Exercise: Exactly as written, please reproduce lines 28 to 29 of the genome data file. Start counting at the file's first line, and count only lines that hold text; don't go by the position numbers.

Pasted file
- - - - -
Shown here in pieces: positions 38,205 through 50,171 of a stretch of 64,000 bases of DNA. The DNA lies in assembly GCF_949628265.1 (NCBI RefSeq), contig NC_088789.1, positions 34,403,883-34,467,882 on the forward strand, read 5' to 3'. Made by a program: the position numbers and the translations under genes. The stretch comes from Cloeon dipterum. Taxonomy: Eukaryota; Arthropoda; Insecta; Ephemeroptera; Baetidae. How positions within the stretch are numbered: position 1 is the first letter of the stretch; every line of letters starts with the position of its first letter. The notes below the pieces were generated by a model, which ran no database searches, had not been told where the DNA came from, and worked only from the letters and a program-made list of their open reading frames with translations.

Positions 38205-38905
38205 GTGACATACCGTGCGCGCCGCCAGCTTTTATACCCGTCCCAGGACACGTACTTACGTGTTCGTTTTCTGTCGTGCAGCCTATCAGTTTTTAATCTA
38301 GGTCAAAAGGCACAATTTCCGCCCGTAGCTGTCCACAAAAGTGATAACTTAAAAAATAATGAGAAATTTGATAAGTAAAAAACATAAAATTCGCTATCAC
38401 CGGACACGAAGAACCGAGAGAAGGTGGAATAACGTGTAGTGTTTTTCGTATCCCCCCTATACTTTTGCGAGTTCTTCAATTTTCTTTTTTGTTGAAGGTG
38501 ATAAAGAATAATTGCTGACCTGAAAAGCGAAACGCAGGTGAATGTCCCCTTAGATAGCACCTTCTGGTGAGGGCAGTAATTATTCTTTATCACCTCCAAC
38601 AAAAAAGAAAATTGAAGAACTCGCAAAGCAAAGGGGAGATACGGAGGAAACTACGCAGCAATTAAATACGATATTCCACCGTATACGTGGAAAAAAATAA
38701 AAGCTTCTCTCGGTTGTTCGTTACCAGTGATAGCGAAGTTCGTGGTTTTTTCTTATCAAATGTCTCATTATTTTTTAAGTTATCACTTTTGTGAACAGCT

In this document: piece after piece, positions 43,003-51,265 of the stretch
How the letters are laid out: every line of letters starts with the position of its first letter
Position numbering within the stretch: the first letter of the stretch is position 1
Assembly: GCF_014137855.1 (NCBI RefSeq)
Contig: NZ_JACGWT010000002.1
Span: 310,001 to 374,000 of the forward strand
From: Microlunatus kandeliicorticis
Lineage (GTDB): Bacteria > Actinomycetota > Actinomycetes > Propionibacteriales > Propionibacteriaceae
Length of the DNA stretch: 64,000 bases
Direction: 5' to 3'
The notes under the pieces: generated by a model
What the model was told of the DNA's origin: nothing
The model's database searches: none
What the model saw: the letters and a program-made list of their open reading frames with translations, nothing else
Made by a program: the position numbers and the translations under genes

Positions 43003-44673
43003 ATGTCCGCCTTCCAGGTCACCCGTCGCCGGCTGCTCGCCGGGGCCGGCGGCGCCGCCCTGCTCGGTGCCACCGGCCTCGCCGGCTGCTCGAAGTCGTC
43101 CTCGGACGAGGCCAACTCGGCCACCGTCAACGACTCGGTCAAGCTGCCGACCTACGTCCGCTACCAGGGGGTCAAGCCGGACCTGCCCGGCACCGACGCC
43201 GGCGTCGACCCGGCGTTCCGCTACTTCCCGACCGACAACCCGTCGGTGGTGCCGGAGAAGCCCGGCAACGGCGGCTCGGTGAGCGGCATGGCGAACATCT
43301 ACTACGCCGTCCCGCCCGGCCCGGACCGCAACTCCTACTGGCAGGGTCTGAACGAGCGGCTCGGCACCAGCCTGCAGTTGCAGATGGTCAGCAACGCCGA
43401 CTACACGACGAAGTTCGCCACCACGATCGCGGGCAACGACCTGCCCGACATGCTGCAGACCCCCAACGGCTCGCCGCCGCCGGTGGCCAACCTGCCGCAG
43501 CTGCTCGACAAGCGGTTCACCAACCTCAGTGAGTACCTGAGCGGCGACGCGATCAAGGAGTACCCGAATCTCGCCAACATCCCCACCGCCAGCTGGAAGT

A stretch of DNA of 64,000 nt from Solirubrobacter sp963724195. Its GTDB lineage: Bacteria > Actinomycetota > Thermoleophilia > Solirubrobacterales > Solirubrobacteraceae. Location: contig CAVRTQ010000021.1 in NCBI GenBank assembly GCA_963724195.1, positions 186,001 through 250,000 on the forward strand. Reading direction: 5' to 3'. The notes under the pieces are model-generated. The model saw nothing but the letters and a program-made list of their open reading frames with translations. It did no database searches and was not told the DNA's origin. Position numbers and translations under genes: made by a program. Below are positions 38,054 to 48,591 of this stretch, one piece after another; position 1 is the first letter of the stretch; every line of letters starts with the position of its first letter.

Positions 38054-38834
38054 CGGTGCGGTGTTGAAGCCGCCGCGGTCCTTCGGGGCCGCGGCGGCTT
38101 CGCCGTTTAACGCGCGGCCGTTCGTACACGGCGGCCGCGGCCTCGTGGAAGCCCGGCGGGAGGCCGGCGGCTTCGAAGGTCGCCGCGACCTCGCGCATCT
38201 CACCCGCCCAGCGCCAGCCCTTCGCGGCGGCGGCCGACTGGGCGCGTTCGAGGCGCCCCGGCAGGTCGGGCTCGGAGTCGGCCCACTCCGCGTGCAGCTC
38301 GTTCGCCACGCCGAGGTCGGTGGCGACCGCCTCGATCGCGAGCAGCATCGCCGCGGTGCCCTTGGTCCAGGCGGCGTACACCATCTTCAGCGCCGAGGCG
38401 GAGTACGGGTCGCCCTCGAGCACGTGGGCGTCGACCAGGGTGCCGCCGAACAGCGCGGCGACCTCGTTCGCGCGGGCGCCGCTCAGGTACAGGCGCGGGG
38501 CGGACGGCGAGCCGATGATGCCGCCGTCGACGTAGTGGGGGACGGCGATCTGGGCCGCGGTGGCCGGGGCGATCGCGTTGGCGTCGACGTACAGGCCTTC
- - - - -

43301 ACTACGCCGTCCCGCCCGGCCCGGACCGCAACTCCTACTGGCAGGGTCTGAACGAGCGGCTCGGCACCAGCCTGCAGTTGCAGATGGTCAGCAACGCCGA
43401 CTACACGACGAAGTTCGCCACCACGATCGCGGGCAACGACCTGCCCGACATGCTGCAGACCCCCAACGGCTCGCCGCCGCCGGTGGCCAACCTGCCGCAG